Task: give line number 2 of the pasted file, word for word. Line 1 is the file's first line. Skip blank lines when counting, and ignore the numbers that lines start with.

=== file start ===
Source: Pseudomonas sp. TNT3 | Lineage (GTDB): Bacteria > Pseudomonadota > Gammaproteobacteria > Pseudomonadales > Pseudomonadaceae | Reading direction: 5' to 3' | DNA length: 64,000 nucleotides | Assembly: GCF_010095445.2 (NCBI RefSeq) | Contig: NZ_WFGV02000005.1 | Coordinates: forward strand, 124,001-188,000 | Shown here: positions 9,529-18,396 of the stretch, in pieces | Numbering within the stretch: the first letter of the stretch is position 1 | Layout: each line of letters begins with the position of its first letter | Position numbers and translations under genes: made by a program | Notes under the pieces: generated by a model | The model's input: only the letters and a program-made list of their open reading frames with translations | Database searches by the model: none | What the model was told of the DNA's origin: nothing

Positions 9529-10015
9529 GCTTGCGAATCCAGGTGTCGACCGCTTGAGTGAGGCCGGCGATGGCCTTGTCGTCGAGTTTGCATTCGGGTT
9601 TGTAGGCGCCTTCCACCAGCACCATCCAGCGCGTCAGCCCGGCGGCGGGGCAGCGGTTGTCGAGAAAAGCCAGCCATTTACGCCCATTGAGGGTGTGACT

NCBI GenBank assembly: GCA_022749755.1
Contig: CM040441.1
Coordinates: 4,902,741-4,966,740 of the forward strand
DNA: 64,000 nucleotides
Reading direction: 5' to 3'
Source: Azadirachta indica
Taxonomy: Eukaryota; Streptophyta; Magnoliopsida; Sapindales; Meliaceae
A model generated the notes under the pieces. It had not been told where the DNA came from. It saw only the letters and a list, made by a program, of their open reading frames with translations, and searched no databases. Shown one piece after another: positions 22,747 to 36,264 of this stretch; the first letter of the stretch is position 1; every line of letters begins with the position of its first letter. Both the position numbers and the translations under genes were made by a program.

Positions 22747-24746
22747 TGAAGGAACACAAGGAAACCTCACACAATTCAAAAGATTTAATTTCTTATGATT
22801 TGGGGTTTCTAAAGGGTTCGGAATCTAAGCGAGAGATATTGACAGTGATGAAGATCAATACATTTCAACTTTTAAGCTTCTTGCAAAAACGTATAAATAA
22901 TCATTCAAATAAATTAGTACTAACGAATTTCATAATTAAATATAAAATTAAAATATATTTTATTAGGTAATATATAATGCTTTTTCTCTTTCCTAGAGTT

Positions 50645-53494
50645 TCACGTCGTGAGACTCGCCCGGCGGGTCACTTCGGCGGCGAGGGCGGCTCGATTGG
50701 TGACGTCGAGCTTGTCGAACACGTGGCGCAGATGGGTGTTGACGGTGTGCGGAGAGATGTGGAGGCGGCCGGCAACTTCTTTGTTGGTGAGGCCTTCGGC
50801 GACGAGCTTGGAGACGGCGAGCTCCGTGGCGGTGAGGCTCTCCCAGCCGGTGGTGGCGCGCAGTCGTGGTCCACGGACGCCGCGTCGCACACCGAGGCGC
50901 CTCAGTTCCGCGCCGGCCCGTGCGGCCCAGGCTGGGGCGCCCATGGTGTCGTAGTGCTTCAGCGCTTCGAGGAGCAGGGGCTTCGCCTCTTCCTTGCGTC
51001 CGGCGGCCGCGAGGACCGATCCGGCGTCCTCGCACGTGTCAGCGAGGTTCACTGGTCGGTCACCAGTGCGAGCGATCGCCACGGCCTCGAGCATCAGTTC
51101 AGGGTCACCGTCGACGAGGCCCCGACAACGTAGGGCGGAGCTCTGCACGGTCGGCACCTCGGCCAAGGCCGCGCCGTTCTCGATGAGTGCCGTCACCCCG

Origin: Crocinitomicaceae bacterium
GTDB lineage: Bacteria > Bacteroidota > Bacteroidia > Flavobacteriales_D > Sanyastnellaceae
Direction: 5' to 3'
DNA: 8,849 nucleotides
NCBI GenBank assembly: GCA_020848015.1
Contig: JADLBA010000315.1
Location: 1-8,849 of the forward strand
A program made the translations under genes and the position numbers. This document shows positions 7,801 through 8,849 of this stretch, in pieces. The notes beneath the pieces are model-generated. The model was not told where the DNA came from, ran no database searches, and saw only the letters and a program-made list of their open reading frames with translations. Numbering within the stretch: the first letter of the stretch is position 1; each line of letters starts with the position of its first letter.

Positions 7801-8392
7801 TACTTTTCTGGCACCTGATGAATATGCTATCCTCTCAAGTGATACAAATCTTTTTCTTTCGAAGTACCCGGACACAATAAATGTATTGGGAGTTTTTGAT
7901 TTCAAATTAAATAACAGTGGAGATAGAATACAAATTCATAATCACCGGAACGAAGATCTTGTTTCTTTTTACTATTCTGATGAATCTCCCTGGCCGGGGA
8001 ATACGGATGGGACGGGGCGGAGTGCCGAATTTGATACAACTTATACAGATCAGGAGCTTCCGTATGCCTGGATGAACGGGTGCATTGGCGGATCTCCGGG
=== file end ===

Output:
Positions 9529-10015